The gathering and John Brown's Fort
Before the Raid: Gathering at the Kennedy Farm
During the summer of 1859, John Brown rented a farm in Maryland from the heirs of Booth Kennedy. A few miles outside Harpers Ferry, Virginia (now West Virginia), it was a good hiding spot for Brown and his men as they prepared to launch their raid.
Throughout the summer, men surreptitiously gathered at the farm in preparation for the attack. To neighbors, everything seemed normal. John Brown was "Isaac Smith," a cattle buyer from New York. But in the attic of Kennedy farm, Brown's army was hiding, waiting for the leader to finalize his plans.
Some waited for three months. The men tried to keep occupied: they polished their rifles, played checkers, wrote letters home. Brown's son Watson wrote to his wife: "I think of you all day, and dream of you at night. I would gladly come home and stay with you always but for the cause...."
Annie, Brown's daughter, and Martha, his daughter-in-law, cooked for the men and tried to keep an outward appearance of normality. They found one woman who lived down the road particularly bothersome. Annie said that one day, while she and her father were out, the nosy neighbor peeked inside and saw one of the Negro recruits. "We were in constant fear that she was either a spy or would betray us. It was like standing on a powder magazine, after a slow match had been lighted."
On the evening of October 16, 1859, Brown and his men left Kennedy farm and marched toward Harpers Ferry. Marines would later search the farm, finding documents revealing Brown's Northern benefactors, "The Secret Six," fueling Southern fears of a full-scale Northern conspiracy.
The Kennedy Farm was purchased by a black Hagerstown minister, Reverend Leonard W. Curlin, in 1949, and sold to a white private developer, South T. Lynn, who restored it t its 1859 appearance with the help of a historic architect from the National Park Service. It is a Maryland historic landmark.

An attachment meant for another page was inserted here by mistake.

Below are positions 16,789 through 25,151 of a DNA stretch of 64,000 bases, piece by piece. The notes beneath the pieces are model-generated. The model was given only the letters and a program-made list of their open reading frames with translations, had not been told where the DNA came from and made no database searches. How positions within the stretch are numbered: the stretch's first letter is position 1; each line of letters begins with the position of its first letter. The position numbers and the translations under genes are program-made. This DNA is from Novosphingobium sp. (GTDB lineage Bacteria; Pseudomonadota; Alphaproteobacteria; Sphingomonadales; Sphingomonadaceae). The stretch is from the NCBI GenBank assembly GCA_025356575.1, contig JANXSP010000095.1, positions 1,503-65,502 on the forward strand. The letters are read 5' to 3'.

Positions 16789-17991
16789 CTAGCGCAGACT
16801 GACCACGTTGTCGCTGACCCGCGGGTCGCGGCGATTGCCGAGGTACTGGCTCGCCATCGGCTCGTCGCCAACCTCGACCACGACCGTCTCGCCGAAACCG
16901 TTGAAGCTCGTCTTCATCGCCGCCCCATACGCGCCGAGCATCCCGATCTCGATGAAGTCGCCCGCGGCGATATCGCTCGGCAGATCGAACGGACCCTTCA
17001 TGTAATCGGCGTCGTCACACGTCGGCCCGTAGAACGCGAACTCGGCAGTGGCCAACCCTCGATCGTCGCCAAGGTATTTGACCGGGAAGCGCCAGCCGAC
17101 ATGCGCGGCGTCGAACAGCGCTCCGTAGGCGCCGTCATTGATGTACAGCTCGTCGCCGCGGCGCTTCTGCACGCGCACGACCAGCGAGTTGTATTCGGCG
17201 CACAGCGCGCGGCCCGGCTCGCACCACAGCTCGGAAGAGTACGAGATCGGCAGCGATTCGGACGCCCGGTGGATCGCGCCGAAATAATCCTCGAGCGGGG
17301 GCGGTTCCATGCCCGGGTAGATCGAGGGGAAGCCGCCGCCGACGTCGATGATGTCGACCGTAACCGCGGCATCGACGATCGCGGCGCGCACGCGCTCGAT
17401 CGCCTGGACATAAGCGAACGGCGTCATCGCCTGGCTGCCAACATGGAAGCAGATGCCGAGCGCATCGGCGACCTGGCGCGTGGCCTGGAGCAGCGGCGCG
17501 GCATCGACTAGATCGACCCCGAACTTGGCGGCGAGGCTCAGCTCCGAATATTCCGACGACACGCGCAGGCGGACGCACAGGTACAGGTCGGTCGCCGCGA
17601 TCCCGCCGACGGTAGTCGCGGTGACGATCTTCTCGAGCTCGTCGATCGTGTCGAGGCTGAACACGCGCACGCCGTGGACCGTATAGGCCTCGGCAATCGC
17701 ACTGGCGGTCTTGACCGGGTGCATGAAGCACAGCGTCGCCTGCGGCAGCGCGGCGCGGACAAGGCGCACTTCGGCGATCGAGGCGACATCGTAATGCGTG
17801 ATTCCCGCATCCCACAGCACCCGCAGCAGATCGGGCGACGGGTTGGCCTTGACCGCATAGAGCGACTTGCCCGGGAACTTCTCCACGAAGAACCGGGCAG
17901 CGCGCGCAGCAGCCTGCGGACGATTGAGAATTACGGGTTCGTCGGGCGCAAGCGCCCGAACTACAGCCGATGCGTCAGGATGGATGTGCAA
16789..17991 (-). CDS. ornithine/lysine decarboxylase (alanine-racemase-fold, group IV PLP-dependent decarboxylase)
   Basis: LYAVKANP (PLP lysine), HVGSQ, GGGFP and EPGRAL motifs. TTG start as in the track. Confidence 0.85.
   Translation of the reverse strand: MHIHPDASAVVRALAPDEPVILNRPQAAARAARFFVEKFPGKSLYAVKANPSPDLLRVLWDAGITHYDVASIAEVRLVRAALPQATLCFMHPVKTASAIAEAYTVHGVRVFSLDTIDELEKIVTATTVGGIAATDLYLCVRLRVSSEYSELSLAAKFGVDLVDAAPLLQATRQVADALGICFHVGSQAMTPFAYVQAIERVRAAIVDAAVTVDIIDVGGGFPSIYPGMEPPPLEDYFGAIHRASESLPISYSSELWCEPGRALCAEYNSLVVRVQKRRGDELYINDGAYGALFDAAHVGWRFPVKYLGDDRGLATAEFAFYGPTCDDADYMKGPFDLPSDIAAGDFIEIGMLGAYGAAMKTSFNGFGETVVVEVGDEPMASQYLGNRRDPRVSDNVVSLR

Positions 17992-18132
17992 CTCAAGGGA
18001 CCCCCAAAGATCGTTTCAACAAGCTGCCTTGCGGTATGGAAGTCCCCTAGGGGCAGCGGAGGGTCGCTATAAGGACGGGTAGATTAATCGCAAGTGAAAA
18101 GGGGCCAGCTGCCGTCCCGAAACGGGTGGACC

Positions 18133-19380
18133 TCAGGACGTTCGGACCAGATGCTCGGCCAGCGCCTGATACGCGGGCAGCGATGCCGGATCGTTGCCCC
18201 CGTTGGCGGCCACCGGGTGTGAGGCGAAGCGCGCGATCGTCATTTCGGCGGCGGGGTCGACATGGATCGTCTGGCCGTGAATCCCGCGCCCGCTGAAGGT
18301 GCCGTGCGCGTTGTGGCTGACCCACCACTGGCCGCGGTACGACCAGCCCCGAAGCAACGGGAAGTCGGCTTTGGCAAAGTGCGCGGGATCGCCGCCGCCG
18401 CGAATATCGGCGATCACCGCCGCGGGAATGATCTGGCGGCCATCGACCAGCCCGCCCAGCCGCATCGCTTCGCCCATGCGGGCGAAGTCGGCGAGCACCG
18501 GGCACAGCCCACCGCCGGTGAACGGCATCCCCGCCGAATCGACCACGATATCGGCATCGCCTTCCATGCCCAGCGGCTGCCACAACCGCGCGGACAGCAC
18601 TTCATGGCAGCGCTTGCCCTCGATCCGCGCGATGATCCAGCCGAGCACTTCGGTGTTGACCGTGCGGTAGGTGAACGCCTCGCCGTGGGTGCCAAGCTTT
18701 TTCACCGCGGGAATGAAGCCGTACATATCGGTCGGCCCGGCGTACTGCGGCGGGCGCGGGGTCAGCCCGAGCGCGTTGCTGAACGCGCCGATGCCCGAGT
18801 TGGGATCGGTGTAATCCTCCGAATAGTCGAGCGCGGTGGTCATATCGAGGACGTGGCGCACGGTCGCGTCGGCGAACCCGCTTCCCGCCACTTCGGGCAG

John Brown's Fort
As the raid on Harpers Ferry began to unravel, John Brown and his men retreated to a small brick building in the armory complex — the engine house. Once inside, two horse drawn fire engines were wheeled around to block the doors. The building may have provided cover, but it also became a trap. On the morning of October 18, U.S. Marines, under the command of Lieutenant Colonel Robert E. Lee, stormed the building and captured the raiders.
After the war, the fate of the engine house, popularly known as "John Brown's Fort," was uncertain. It had been vandalized by troops and curiosity seekers and fallen into disrepair.
Gradually, it gained in symbolic importance. In the 1880s, Frederick Douglass raised money to place a granite memorial at the site.
In 1892 it was dismantled brick by brick and transported to Chicago to be exhibited at the 1893 World's Fair. Afterwards, however, it fell into disrepair and for several years was used as a stable for a local department store. When it was to be razed, Kate Field, a reporter from Washington, D.C., raised money to send it back to Harpers Ferry.
For almost ten years John Brown's Fort stood in a field three miles outside of town. In 1909, Storer College, a school founded after the Civil War for African Americans, bought the building and moved it to their campus.
An excerpt from a civil rights convention held at the school:
John Brown's Day started early...to make a pilgrimage to the brick-walled fire-engine house...the group marched around the fort single file. Almost as if to keep in step singing "The Battle Hymn of the Republic," supplementing it with additional verses from the John Brown song. — Benjamin Quarles, from "Allies for Freedom", 1974
The school closed in 1955 and the building was later purchased by the National Park Service. In 1968, John Brown's Fort was moved to its present location, less than 200 feet from its original site.